Discrimination against Asians in the U.S. is unlike that which is often directed at other stigmatized groups. Asians have been categorized as a “model minority” for years – a stereotype that I think I’ve “failed” at in so many ways – I was never good at math or standardized tests, I didn’t have the grades to apply to any “elite” colleges or universities, and I am not wealthy. I think this is part of the reason why so many non-Asian people in the U.S. either forget or ignore the long history of bias against Asian Americans. It’s only recently – with the onset of the pandemic, triggering harassment and violence against Asians – that there’s been more of a spotlight directed at anti-Asian bias in this country.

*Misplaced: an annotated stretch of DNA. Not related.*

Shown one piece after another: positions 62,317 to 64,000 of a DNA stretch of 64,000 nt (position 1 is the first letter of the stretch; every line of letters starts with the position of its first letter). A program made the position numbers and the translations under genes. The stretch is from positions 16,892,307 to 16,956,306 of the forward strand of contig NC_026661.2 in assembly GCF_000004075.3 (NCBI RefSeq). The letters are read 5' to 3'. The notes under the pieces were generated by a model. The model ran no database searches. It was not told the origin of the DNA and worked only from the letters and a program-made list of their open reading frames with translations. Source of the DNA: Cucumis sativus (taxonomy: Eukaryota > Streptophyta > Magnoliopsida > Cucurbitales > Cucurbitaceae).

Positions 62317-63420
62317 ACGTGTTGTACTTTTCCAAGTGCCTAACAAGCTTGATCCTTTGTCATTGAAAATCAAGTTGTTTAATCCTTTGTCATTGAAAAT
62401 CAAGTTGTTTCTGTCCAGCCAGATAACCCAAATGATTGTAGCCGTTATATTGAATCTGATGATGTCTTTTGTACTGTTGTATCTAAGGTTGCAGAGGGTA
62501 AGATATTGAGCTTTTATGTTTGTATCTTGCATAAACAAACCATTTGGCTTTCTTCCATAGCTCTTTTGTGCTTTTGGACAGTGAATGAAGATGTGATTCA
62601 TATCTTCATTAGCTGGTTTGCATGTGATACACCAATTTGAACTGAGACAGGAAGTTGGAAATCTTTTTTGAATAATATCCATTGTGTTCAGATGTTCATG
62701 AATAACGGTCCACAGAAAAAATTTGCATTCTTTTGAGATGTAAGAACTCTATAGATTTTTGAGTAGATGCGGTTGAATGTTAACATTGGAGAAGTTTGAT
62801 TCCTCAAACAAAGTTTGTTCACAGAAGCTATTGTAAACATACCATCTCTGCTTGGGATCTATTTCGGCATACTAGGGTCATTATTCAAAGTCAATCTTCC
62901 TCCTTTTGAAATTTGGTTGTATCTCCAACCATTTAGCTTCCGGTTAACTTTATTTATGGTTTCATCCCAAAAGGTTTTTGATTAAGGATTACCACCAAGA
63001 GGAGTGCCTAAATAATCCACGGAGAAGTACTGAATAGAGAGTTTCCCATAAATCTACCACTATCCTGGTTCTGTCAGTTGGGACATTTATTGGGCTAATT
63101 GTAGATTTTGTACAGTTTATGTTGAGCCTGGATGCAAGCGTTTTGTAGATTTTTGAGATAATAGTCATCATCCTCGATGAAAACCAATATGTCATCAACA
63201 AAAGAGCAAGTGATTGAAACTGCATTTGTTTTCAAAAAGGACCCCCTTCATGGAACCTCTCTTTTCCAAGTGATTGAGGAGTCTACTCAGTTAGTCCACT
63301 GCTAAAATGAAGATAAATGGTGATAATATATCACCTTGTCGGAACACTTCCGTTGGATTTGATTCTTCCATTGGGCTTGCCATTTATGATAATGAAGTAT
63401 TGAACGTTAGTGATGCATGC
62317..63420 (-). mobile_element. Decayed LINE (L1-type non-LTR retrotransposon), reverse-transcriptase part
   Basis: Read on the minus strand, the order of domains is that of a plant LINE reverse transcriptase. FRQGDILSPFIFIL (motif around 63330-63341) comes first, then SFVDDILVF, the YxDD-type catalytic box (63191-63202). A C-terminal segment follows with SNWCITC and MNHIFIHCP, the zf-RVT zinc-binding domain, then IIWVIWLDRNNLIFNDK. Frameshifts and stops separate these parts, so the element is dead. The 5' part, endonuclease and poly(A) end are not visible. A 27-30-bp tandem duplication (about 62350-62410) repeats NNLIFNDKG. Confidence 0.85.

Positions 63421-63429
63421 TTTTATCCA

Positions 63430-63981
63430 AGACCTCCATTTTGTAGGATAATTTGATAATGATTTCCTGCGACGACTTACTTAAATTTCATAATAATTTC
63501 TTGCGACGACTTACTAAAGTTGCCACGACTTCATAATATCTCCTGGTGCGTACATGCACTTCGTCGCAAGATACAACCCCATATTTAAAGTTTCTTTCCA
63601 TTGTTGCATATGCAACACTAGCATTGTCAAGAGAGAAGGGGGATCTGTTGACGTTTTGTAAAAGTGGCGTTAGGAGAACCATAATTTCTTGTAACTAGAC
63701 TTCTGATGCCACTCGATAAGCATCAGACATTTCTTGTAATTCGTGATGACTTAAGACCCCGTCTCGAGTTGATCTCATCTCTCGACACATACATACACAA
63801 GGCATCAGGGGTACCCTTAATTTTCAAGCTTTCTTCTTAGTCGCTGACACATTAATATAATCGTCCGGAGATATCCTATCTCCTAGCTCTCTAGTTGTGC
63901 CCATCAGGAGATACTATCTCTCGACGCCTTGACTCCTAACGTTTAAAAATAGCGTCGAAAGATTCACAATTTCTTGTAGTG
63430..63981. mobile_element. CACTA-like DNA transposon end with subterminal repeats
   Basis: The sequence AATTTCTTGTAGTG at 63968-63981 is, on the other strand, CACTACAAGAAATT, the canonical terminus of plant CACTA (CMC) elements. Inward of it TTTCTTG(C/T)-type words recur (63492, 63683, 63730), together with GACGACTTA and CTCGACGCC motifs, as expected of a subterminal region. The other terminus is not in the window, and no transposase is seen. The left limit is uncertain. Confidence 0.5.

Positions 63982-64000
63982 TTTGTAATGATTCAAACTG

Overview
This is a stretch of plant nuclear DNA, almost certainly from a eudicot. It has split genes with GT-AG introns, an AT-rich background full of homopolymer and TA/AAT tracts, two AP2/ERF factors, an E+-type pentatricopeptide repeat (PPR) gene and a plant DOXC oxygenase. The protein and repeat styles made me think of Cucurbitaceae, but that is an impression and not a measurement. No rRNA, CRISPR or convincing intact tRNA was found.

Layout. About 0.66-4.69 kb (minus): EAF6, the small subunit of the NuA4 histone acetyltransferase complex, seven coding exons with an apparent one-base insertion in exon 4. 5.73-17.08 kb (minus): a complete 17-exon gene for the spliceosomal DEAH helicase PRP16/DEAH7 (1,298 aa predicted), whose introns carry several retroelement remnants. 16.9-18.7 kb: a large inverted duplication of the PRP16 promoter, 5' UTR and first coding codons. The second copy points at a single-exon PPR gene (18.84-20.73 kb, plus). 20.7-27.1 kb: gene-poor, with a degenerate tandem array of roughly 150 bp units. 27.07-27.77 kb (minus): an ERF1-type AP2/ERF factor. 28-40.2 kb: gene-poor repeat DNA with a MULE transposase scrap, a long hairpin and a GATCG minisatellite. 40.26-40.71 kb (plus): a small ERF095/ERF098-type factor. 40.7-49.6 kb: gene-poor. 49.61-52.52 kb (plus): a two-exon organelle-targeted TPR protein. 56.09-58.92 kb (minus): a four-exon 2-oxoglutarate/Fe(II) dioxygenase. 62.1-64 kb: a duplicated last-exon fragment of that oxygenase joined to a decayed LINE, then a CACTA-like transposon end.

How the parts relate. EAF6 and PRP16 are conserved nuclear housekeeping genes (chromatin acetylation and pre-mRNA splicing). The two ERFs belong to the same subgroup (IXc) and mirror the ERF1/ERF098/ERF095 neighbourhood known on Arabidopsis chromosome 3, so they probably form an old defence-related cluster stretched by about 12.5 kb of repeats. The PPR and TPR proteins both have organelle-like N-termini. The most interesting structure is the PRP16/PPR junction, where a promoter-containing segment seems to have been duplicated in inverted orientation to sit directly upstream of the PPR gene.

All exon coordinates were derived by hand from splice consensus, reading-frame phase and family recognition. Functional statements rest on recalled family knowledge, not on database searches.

The concept that Asian Americans are ideal immigrants due to intellectual and economic success only began after World War II. Prior to that time, there were a number of instances showing that that most White Americans saw Asians as a foreign threat, as the U.S. implemented policies designed to exclude them. In the late 1870s, anti-Chinese legislation and violence was seen throughout the West Coast when complaints arose about Asian immigrants taking away jobs. While Chinese workers represented 20% of California’s workforce after many immigrated to the U.S. to work as miners, railroad builders, farmers, factory workers, and fishermen, Chinese workers accounted for only three-tenths of a percent of the U.S. population. Nevertheless, in the late 19th century, due to xenophobic propaganda about the uncleanliness of Chinese people, the Chinese Exclusion Act was created, barring Chinese immigrants from coming to the United States because of their race. And in 1942, President Roosevelt issued an Executive Order to incarcerate people who were suspected of being enemies of the United States. The majority of those who were sent to internment camps were Japanese Americans, including naturalized citizens and second- and third-generation Americans.